do you believe that learning many languages will make
us more competitive to others?
common guys, tell me your points of view.
If you're extremely good and not afraid to learn everyday, then it is always good. It helps open many doors for you. You will also able to make a living with languages also.
Yes, I do believe that learning many languages or lets say 2 more languages, makes one person competitive. This is because you have the edge to interact with people with cultural differences and you have the ability to understand and also you can serve as a bridge to others who can't understand their foreign language.
Such skills may take time to master, but the difficulty is worth it...
I don't it will make us competitive. I think learning a new language is awesome!!! I am trying to learn Spanish right now because I was born in New Mexico and it is it's official language because almost everyone speaks Spanish. My mother grew up there, unlike me, and she was like one out of five Caucasian people in her school. I have a lot of Hispanic/ Mexican friends and I hate when they speak Spanish in front of me and I have no idea what they are saying. Plus it is just a beautiful language.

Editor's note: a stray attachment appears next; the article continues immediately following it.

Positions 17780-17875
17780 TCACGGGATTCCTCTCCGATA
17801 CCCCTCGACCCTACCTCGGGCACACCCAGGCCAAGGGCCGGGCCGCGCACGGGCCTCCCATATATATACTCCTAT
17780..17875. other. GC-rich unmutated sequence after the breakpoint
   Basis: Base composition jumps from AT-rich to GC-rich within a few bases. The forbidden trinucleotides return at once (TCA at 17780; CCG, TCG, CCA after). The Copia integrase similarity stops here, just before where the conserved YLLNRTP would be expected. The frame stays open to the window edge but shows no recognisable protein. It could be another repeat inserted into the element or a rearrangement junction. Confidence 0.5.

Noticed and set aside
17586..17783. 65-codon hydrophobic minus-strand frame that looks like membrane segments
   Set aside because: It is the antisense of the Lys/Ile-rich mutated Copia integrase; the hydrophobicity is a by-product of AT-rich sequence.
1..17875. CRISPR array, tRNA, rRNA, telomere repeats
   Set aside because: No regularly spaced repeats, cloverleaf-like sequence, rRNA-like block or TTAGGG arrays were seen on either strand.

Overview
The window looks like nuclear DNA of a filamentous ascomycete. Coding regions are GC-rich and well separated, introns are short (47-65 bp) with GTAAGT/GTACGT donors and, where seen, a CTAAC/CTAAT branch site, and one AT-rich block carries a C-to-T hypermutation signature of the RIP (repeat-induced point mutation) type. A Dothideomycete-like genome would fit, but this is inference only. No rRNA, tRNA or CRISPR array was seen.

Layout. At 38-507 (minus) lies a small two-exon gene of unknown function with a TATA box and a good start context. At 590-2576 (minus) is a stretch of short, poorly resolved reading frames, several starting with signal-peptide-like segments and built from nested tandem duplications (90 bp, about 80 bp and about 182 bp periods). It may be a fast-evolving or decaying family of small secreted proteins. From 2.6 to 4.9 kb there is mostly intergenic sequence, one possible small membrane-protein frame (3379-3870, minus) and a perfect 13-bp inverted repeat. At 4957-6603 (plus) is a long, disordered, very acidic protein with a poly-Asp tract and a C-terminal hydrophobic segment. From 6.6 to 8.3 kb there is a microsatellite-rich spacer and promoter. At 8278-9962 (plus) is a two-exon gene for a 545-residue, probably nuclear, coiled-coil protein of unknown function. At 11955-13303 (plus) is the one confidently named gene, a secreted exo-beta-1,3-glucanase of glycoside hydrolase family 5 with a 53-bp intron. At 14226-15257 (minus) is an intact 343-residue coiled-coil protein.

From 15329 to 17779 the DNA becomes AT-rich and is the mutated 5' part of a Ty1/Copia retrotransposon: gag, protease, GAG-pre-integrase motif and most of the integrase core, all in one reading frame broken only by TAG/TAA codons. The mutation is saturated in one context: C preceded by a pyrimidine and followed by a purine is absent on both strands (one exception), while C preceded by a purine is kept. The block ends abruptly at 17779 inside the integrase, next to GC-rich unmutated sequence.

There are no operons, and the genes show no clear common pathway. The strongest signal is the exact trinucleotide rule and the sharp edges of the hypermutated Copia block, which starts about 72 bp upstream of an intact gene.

After I am fluent in Spanish I hope to learn a couple more languages. Maybe French, German. I have no interest in learning Chinese because there is no chance I will ever be able to learn all those symbols. I like letters and the alphabet. Chinese speakers/ writers are amazing. How do you memorize a billion symbols that all look alike! I think it would be really cool to speak in different languages. Plus bilingual people in the United States generally make 4% more money a year than a person who can only speak one language.
Maybe one day every language will just form into one language. Like Spanglish. (English and Spanish) That is kind of what I speak now. LOL.
Learning other languages will help us understand other cultures and what not. It will open the lines of communication. Only problem is, everyone thinks their language is more superior and they don't need to learn another.